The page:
From the 71 respondents to the poll, almost a third (32%) voted in favour of energy prices being the focus for the next leader.
This was followed by business rates, which was the top choice for 8% of participants and beer duty was the preference of 3%.
However, almost four in 10 (39%) wanted the next PM’s priority to be all of the above while the remainder (1%) wanted something else to be at the top of the list.
The British Beer & Pub Association (BBPA) recently wrote to the two Conservative party candidates, urging them to meet with business leaders to help save pubs and other hospitality venues from closure.
Calls on Government
The open letter to Rishi Sunak and Liz Truss outlined how a roundtable of business leaders should be arranged ‘at the earliest opportunity’ as the sector battles rising energy bills, staffing shortages and the cost-of-living crisis.
This follows a number of trade bodies, including the BBPA, demanding urgent action from the Government on soaring energy costs.
The group of organisations stated many hospitality venues are reducing operating hours as a result of “rocketing energy prices”, which “have become a matter of existential emergency for businesses in our sector”.
One London-based operator previously told The Morning Advertiser energy prices have left the sector on a “knife edge”.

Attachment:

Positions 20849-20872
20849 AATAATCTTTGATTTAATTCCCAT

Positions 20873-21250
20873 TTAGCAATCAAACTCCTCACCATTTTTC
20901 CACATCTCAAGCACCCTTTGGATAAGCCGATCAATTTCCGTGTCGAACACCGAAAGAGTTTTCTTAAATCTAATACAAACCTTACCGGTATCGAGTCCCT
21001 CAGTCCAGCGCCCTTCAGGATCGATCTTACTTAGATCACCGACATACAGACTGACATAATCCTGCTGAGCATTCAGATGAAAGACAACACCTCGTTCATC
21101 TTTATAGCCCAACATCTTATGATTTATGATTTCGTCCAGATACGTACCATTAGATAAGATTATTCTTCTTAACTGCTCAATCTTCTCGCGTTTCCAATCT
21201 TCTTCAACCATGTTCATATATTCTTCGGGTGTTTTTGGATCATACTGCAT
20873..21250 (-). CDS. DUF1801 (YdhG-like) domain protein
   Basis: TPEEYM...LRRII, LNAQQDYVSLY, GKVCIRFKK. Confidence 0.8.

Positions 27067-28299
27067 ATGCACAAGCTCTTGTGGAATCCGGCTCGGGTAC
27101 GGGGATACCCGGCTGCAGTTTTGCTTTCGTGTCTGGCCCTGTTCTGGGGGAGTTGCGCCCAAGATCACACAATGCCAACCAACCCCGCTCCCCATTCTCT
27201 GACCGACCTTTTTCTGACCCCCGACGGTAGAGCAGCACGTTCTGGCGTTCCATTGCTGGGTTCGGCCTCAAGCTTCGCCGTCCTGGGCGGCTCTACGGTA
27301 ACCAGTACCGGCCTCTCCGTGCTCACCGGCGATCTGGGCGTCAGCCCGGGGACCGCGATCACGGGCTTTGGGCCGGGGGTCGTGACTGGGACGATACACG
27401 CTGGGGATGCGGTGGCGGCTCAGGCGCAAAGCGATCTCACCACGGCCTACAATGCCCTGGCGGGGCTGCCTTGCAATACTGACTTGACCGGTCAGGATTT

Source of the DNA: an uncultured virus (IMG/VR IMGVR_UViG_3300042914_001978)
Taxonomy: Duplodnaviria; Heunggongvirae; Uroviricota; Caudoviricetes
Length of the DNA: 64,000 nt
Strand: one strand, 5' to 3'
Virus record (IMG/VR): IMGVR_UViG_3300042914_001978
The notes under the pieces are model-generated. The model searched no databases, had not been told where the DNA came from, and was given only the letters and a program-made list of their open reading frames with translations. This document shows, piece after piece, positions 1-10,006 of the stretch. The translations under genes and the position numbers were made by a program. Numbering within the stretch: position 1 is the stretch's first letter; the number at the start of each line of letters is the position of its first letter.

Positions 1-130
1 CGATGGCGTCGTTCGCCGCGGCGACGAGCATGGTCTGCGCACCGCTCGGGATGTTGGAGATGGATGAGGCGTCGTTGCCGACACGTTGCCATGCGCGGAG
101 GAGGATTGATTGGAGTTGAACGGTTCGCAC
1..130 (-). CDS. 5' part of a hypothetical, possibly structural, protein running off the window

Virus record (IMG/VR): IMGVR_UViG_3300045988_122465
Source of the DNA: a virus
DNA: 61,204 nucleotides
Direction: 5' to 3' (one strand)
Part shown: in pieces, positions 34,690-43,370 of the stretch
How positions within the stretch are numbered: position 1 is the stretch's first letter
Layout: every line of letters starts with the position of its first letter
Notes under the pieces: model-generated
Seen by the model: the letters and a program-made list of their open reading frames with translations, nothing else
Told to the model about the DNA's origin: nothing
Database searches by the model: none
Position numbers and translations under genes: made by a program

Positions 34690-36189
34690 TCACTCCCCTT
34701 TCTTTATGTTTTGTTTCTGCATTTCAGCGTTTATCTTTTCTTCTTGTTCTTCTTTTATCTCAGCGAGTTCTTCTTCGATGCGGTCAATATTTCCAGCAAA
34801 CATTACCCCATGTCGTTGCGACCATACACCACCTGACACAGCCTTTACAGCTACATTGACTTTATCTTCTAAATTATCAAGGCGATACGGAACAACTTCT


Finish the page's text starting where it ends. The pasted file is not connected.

Licensee of the Spread Eagle in Homerton, Hackney, east London, Luke McLoughlin highlighted his energy bills had increased by almost double (from 16p per kilowatt an hour to 30p) with this to rise even further by September.
He said: “We're getting to the point where it's going to be more expensive to put the lights on or turn the ovens on than paying rent, and we're in central London so our rent's not inconsiderable.
“In the next 12 months, you're going to see a number of businesses decide to shut their doors because when you're paying £50,000 or £60,000 a year electricity, it's not worth it.
“When you make such slim margins as pubs do, and restaurants, spending thousands of pounds on electricity is scary, and it gets to the point where it's not operating.
“Electricity prices going from £700 per month a year ago to £3,000, which is probably what they are going to be in September, is absolutely petrifying.”